In Palm Springs, a New Set of Pleasure-Seekers Take Hold

Travel and Leisure article detailed the treasure we call Palm Springs. What is it about Palm Springs that keeps drawing waves of people looking to slow down, drop out, go a little wild? Irina Aleksander meets the latest arrivals who are inventing the desert oasis all over again.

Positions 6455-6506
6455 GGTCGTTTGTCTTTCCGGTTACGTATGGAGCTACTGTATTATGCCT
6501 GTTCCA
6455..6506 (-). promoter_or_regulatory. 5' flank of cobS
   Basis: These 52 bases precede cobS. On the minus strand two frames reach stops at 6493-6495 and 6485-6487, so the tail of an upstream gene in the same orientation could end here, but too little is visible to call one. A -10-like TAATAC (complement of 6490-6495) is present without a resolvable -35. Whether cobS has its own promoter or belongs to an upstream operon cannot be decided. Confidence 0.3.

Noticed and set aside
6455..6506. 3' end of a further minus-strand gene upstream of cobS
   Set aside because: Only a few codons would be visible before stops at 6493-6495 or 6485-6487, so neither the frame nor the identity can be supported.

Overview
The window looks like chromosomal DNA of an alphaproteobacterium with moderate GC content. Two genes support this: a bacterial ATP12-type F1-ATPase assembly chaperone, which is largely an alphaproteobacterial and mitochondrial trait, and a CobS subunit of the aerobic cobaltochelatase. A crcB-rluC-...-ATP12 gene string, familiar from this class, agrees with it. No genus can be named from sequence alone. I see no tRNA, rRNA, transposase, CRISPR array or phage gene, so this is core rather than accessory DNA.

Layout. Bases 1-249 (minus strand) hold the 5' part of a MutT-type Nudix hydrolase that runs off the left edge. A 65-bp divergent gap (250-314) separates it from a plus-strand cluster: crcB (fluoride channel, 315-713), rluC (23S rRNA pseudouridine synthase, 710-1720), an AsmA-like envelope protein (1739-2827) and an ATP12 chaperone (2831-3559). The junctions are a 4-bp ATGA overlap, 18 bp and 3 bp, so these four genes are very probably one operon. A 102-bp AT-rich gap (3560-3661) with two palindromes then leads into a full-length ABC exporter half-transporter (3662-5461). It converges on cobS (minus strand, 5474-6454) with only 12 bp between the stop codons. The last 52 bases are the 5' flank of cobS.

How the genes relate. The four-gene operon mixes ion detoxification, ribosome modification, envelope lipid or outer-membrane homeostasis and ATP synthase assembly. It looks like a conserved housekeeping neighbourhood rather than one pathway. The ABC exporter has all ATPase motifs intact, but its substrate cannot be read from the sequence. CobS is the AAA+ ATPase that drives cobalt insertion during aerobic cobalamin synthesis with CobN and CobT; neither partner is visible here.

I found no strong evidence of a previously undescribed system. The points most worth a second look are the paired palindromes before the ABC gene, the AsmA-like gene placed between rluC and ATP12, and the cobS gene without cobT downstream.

Palm Springs is reachable by plane, but everyone will say that on your first visit you should probably drive. There are a few reasons, the primary one being the windmills. Right before you get off the I-10, there are hundreds of them, maybe thousands. From afar they look like crosses on a hill, up close, like plane propellers on stilts. Driving through the wind farm, your car begins to rattle and sway, shoved around the road by the Santa Ana winds. Preset radio stations jam and turn to static. Soon, you’re surrounded by 160-foot-tall, man-made machines planted like crops across a wide expanse of uninhabited desert. The sight, simultaneously ominous and beautiful, makes you hold your breath. But then you arrive in Palm Springs proper and exhale. Because here is the tranquil, hot valley—a strange little civilization inhabited by very tanned people who drive convertibles, reside in immaculate Midcentury Modern homes, and spend their days in pools with the same time and devotion that people elsewhere commit to offices. The overall effect is like passing through a time warp and touching down in a colony left over from the 1950s.


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